Outcast (person)

person with social stigma or untouchability, who is rejected or 'cast out', as from home or society, or in some way excluded, looked down upon, or ignored

An outcast is someone who is rejected or 'cast out', as from home or society.


  • Smash is the way you feel all alone, Like an outcast you're out on your own.
    Smash is the way you deal with your life, Like an outcast you're smashing your strife
  • On the edge of the world, and a curs'd outcast.
  • The remarkable thing about Jesus was that, although he came from the middle class and had no appreciable disadvantages himself, he mixed socially with the lowest of the low and identified himself with them. He became an outcast by choice. Why did Jesus do this? What would make a middle-class man talk to beggars and mix socially with the poor? What would make a prophet associate with the rabble who know nothing of the law? The answer comes across very clearly in the gospels: compassion.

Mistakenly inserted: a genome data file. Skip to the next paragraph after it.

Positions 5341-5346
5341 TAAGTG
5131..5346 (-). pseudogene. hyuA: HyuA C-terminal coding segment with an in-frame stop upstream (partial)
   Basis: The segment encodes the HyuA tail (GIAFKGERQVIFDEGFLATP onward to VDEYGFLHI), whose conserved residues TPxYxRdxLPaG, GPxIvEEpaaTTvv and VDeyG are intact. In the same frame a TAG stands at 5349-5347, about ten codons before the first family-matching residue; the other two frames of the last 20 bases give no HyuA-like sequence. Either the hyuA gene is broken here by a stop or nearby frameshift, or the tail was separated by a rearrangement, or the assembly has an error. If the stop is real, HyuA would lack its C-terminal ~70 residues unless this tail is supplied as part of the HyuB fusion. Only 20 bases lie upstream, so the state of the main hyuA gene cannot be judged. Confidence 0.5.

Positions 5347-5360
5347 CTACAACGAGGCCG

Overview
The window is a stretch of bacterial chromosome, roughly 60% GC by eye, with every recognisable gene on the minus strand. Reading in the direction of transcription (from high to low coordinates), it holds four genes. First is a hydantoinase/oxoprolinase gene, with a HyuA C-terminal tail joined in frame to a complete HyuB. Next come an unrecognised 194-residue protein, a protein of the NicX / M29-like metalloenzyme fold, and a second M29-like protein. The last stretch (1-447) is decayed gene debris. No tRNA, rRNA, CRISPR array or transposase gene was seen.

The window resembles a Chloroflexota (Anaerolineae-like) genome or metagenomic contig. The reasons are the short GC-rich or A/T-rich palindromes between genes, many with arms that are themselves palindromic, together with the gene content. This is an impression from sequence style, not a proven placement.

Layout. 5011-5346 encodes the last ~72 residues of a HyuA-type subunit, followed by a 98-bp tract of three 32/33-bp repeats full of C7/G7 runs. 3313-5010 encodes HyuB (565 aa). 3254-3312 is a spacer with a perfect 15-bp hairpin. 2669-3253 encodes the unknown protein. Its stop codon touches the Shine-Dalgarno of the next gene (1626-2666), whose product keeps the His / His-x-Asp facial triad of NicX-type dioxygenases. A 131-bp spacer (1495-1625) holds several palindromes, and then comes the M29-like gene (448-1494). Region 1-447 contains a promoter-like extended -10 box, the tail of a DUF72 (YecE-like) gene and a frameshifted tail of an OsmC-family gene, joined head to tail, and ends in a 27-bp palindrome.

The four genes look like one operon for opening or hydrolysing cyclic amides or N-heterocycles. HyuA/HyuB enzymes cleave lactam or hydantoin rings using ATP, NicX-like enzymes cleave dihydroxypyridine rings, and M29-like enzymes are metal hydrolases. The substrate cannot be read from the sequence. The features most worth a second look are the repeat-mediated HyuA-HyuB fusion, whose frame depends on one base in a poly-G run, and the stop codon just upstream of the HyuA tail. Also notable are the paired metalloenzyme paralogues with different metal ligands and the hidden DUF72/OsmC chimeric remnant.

• My days – the blossom of my youth and the flower of my manhood – have been darkened by the dreariness of servitude. In this my native land – in the land of my sires – I am degraded without fault as an alien and an outcast.
    • Daniel O'Connell, July 1812, aged 37, reflecting on the failure to secure equal rights or Catholic Emancipation for Catholics in Ireland. Quoted from Vol I, p. 185, of O'Connell, J. (ed.) The Life and Speeches of Daniel O'Connell, 2 Vols, Dublin, 1846)
  • When in disgrace with fortune and men's eyes
    I all alone beweep my outcast state,
    And trouble deaf heaven with my bootless cries,
    And look upon myself, and curse my fate
  • A prison wall was round us both,
    Two outcast men we were:
    The world had thrust us from its heart,
    And God from out His care:
    And the iron gin that waits for Sin
    Had caught us in its snare.

See also

Wikipedia has an article about: